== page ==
One of the first warrior queens of the country, Kittur Rani Chennamma lead an armed rebellion against the British East India Company in 1824. She was later arrested but her courage and her fight against the British started the independence movement in India. Here are certain things that you need to know about Chennamma and her role in the freedom movement of India.
She was born on October 23, 1778, into a Desai family in a village which was part of former Kingdom of Kittur, located 5 km north of Belgaum in Karnataka. She had been trained in sword fighting, archery and horse riding at a young age. At the age of 15, she was married to Raja Mallasarja Desai and had a son with him. In 1816 her husband passed away and after a few years in 1824, her son also died after which the responsibility to save her kingdom from British fell on her shoulders.
Role in Freedom Struggle:
Rani Chennamma, after his husband and son’s death, adopted a boy Shivalingappa and made him her successor, which did not go down well with the British East India Company and it ordered the removal of Shivalingappa by using Doctrine of Lapse. But that did not deter her and she put in all her efforts to save her kingdom from coming under the British control.
Rani Chennamma wrote a letter to the governor of Bombay requesting him to take action against the British but he did not entertain her request. With an army of two hundred men, British troop attacked Kittur on 21st October 1824, which was huge in comparison to the army of the queen.
However, the British army was defeated and two of its officers, Sir Walter Elliot and Mr Stevenson, were also taken, hostage. Later she agreed on returning the officers if the British army ends the war. However, the Britishers, who were humiliated by their previous defeat, did not want to let it go easily. A few members of the army betrayed her and she lost to the British troops when they attacked Kittur the second time. She was captured and imprisoned for life at the Bailhongal Fort.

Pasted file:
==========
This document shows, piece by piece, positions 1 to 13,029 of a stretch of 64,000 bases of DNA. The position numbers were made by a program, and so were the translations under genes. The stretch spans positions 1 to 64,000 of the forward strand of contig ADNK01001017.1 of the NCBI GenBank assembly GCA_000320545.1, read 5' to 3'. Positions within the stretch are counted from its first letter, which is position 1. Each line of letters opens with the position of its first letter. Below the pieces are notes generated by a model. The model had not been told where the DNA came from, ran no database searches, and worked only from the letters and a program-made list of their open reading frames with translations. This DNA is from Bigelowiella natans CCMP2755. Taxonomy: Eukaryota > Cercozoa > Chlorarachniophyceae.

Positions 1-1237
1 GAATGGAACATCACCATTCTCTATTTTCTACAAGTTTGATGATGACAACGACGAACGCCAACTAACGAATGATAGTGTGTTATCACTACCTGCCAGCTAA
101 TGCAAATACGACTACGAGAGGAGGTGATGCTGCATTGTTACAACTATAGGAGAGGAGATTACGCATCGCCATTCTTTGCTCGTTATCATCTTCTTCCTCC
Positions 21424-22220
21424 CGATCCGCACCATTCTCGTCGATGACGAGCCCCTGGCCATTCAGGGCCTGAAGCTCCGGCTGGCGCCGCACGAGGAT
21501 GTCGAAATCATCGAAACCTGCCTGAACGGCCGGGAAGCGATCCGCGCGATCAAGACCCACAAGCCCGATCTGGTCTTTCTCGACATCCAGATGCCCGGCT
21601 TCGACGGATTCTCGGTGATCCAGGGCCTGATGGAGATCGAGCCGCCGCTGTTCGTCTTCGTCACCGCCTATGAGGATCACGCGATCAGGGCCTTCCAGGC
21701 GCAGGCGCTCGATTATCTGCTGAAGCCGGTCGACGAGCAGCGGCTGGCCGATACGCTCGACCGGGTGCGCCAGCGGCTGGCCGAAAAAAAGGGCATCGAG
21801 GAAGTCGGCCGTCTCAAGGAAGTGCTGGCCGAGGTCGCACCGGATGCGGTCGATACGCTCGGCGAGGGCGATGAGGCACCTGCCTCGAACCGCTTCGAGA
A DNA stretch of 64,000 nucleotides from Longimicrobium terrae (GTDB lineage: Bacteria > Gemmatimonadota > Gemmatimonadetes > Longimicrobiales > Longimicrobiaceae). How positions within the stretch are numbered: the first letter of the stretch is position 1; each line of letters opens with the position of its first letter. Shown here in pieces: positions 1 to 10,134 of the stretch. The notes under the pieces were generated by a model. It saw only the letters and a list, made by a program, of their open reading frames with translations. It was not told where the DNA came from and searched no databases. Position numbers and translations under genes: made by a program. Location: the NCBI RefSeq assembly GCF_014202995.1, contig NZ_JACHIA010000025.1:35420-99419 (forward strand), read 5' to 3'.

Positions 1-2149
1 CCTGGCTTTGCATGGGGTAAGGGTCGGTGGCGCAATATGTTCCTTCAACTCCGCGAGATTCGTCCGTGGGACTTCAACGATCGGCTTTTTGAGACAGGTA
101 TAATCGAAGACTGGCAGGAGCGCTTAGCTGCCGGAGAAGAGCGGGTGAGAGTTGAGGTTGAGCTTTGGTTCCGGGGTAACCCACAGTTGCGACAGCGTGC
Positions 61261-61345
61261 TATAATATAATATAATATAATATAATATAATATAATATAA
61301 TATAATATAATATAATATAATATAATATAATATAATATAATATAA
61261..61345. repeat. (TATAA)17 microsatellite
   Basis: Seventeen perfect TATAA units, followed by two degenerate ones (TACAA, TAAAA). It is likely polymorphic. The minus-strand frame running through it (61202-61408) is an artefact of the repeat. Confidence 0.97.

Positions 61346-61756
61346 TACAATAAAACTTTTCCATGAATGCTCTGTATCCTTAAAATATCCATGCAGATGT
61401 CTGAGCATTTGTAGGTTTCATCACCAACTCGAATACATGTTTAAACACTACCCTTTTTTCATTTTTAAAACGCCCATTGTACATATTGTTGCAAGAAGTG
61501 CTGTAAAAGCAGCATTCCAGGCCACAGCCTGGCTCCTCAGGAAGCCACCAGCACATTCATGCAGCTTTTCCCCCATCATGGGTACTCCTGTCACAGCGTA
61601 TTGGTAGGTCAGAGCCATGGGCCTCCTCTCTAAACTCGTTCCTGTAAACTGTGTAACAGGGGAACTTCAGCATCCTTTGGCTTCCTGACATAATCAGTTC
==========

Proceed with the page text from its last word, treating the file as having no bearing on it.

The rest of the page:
In prison, she spent her time reading holy textbooks and after some time her health started deteriorating. On 21 February 1829, she passed away in the Bailhonga Fort. The courage with which she fought was an inspiration to other freedom fighters to take on Britishers.
As India celebrates 70 years of independence, we bring you stories of women who were part of the Indian Independence Struggle. You might have heard about some of them but most do not find a mention in our history books or popular memory. These were ordinary women from all walks of life who managed to make extraordinary contributions to the cause of freedom. This series is our tribute to these women and their exemplary work. We bring you 70 stories of courage and valour over the next one week leading up to 15th August 2017. Write to us, if you have any names to add to this list. Email: firstname.lastname@example.org